Temper tantrums, broken racquets and heated feuds with the umpires re-emerged, as Nick Kyrgios led Hale to a crushing victory over world No. 6 Stefanos Sitsipas.
His best win of the year at a Wimbledon tournament led by four of the top 10 male players in the world missing for injury and suspension, Kyrgios’ game was brilliant.
However, his sorcery with the racquet was the complete opposite of his restless behavior in points, with Aussie admitting that he was on the verge of giving up after the match.
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Despite the emotional rollercoaster, he was able to get off the set to knock out 5-7 6-2 6-4 in the second round of the Wimbledon warm-up tournament in Germany.
The former Wimbledon quarter-finalist looked home on the grass but had to do it hard when he lost the opening set. Disappointment soon erupted when World No. 65 dropped his racket out of recognition, repeatedly hammering next to his court-side seat.
Chair umpire Timo Janzen violated a code for blow-ups to Aussie and then started a heated argument in the second set after he was punished for violating a sitseps survey.
Kyrgios waited for Sitsipas to serve according to Janjen, who did not sit well with the 27-year-old protester, took a seat and demanded to call the supervisor before returning to court.
The Australian Open doubles champion disputed the call, saying he was one of the fastest players on the tour, as well as the 22-time Grand Slam champion Rafael Nadal and his infamous time-management problem.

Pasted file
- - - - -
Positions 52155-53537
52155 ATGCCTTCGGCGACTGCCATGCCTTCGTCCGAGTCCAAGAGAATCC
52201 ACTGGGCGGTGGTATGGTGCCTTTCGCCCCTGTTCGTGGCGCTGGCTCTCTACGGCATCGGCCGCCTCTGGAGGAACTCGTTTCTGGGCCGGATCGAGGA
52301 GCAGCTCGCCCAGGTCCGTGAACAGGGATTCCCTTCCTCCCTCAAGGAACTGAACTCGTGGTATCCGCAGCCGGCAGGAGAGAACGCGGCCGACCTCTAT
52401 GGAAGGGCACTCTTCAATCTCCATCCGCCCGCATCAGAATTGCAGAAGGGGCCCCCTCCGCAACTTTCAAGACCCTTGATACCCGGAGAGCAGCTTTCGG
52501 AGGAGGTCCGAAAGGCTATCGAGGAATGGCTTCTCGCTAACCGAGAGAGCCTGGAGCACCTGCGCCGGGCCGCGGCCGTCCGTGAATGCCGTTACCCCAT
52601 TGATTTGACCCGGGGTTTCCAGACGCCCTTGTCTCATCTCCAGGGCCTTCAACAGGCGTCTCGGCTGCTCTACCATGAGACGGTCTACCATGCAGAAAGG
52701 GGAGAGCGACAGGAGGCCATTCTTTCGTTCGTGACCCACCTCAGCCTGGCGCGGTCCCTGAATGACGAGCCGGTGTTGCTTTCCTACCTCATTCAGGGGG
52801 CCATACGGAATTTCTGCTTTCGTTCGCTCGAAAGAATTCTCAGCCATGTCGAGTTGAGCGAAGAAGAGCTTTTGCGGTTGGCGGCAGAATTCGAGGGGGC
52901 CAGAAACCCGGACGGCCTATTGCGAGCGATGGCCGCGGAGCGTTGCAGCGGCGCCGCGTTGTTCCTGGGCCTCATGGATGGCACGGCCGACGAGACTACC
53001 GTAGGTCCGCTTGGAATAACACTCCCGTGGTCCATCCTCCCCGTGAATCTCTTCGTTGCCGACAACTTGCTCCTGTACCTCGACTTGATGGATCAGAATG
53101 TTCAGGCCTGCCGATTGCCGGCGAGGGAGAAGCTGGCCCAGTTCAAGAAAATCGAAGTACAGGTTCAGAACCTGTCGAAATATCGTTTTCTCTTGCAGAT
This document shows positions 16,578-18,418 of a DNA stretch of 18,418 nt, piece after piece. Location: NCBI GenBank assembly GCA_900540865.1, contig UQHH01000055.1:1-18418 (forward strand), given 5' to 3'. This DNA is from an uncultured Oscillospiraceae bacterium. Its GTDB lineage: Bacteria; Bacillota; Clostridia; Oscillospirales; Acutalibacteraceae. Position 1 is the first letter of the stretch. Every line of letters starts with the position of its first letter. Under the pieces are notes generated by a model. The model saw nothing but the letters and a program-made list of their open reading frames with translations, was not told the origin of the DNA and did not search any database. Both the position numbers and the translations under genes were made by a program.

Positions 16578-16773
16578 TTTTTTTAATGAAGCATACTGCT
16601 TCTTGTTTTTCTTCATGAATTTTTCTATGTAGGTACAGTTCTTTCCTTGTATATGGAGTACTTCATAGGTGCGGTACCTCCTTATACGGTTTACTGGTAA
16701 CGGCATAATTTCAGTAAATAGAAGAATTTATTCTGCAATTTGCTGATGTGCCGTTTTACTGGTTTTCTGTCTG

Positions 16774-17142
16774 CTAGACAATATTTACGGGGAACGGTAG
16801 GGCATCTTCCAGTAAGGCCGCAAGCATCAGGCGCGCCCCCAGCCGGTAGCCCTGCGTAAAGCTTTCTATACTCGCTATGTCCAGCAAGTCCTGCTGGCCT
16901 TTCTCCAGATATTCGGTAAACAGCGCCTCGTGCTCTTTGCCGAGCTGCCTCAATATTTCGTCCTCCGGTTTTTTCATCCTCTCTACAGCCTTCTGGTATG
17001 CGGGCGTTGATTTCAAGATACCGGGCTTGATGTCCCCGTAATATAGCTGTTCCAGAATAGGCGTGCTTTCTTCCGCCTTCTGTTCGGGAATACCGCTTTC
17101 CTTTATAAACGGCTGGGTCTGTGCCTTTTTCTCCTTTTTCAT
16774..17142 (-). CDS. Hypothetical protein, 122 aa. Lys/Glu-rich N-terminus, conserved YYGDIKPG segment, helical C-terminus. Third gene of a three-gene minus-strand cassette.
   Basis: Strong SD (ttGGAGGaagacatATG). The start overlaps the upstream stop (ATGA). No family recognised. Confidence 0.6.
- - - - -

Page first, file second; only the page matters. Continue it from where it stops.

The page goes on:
“It happens in every match. I’ve been waiting a long time for Rafa (Nadal),” he was heard to say.
Speaking after the match, Kyrgios said he was close to leaving but encouragement from his team helped him navigate various emotional moments.
“My team. My girlfriend, my physio, my best friend, my manager, they just put me in it, put me on the line,” Kyrgios said.
“Sometimes, I would feel like giving up, frustrated and stiff, but I don’t know, they somehow got me out of a hole.”
Kyrgios took the exception of the time violation call in the second set and said it was basically for show.
“The umpires, I don’t think they understand … everyone in the hall was waiting to see me and Steve play, they (the umpires) just want to be relevant,” he said.
“The match went well, the spectators were enjoying it – it was completely unnecessary.
“As you can see from the scoreboard, I focused pretty well. I lost the first set, and got my focus back and got it done.”
It was Kyrgios’ 24th win over a top-10 player – an impressive feat, especially since he has never been in the top 10 throughout his career, reaching his highest ranking when he reached 13th in the world in 2016.
He will next play Carreno Busta, who defeated in-form American Sebastian Corda 6-4 0-6 6-3.
World number one and top seed Daniel Medvedev beat David Goffin 6-3, 6-2, while defending champion Ugo Humbert lost to Hubert Hurcage 7-6 (7-5) 6-3.
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